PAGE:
Instead of saying this is a bad system, we need to make it better. I’m pretty tired of having to schedule everything in iCal and check through emails to see what previous bookings I forgot to mark in; and for that reason, I think FRANK is a very interesting approach.

If artists don’t want producers looking at their bookings, then they could just add in a privacy functionality that hides who is actually booking them, that way you can give yourself a first hold, or hide them altogether.

All too often I hear artist complain that the more transparency there is in the booking system, the less money they’ll make. I call BS on that. It’s not up to someone else to tell you how much your day rate is. It’s a business decision on the artist’ side to compromise, or leave the deal on the table.

Yes, producers abuse the holding system, but it’s ultimately up to you to challenge, keep your rate firm, and enforce a standard. If artists were to allow more transparency on their schedules, then I believe it’s also important for vendors to do the same. Maybe there could be some kind of history or graph of how often vendors drop their holds and bookings, what some of their holding policies are, or possibly even some kind of small rating system that is monitored closely so that there are no signs of abuse.

Hate it or love it, the holding system won’t go away. I think we just need to make it better, and FRANK could be an interesting approach to that.

mattonium

I think Frank can be a great idea and I am pretty familiar with it. Justin, your review centers around the viewpoint of a producer in many ways. Holds can work out fine, if used honestly. Unfortunately, in this business they seldom are. I’ve been put on hold for jobs that don’t exist, put on hold to “be in the mix,” put on hold for a month only to find out they need you for a week, etc.

I only take “holds” from people I know well, and if I don’t know them, I’ve had other people vouch for their integrity. I’ve had people call me, ask about my availability, and ask to put me on hold. I don’t even know what company they’re from, what their project is, how long it is, who it is for, what my rate would be, etc. Who would expect you to block off your time for an unknown? Well, a mograph producer, sometimes. Not all of them, just some of them. It is a real problem in this industry.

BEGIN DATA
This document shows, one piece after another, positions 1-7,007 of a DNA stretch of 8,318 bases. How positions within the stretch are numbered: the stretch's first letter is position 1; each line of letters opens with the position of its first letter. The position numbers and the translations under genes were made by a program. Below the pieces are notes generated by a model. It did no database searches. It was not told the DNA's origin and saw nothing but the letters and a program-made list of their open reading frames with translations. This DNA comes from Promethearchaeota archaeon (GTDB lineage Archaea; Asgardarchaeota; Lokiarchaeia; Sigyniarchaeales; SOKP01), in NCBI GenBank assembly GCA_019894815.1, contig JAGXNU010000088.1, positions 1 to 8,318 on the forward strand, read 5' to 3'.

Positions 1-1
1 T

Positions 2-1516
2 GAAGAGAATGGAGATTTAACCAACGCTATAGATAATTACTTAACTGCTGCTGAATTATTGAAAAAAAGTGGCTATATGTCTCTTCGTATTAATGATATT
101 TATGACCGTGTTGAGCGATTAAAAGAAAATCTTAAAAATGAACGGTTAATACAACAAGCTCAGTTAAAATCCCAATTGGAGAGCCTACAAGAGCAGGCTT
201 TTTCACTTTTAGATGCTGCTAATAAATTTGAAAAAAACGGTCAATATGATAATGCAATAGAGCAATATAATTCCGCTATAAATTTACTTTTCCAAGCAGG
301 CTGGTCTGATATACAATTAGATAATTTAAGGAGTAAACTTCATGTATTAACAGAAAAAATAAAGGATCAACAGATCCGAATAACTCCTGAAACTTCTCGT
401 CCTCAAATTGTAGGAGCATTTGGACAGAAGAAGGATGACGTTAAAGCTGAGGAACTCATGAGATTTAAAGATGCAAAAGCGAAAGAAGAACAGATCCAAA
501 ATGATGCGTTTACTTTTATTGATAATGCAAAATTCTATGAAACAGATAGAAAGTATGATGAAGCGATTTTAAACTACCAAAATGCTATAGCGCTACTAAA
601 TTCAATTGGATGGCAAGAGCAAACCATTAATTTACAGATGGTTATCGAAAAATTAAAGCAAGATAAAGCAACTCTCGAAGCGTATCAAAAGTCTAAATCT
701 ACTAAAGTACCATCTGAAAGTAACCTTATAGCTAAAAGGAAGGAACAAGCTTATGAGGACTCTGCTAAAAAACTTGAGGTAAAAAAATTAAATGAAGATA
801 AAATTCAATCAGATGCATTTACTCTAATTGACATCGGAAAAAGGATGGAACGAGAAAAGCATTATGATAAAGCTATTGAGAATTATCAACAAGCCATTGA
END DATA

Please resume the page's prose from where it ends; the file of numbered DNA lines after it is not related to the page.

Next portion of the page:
As for revealing your schedule, I would never do that, unless a producer is willing to show me their budget, my schedule is my business, and their budget is their business. That’s the way it has to be. I’ve never bought a house and asked to see the sellers financial situation so I could see what leverage I may or may not have.

bobtilton

Well put. And this really is a social networking tool, if I can be slightly bold to say so. It just revolves around specific jobs and conversations. Frank seems to encourage conversation, and fit nicely into a dialogue between producers and talent. If a producer has any shred of empathy for people doing work for him/her, this seems like a great container for that exchange. And if the producer is a jerk about holds, I think it would be amplified by this tool (“Just tick the box, dammit”).

But saying that, holds are a horrible idea, and sidle up along side spec in the category of creepy behavior. Perhaps the creators of Frank might be able to empower the freelancer a bit more? Not sure how – but maybe the tool isn’t so fundamentally rooted in this unfortunate practice.

?

gorociao

I don’t know how you would create this — and it certainly would bring its own problems — but an interesting way to tip the scales for freelancers is a reputation builder of sorts. I have a mental note re: producers who like to reserve for swaths of time vs. up-front producers who really just contact you when they are serious about jobs. It’s hard for me to ever take the former seriously. I like to think I aim to be flexible with those companies who are most limber and honest with me. It would be great to try to encourage transparency somehow within frank. If I could see a percentage re: how often someone holds people vs. books people… Almost like a producer’s RBI? Or something of the like?

Again, admit, this is idealistic and isn’t without problems.

gorociao

To that note, I’d also say, you’d probably want to highlight exceptional/efficient producers as opposed to shunning. No one would likely participate if “bad” behavior was pointed out. Make good examples of right and fair as opposed to murky.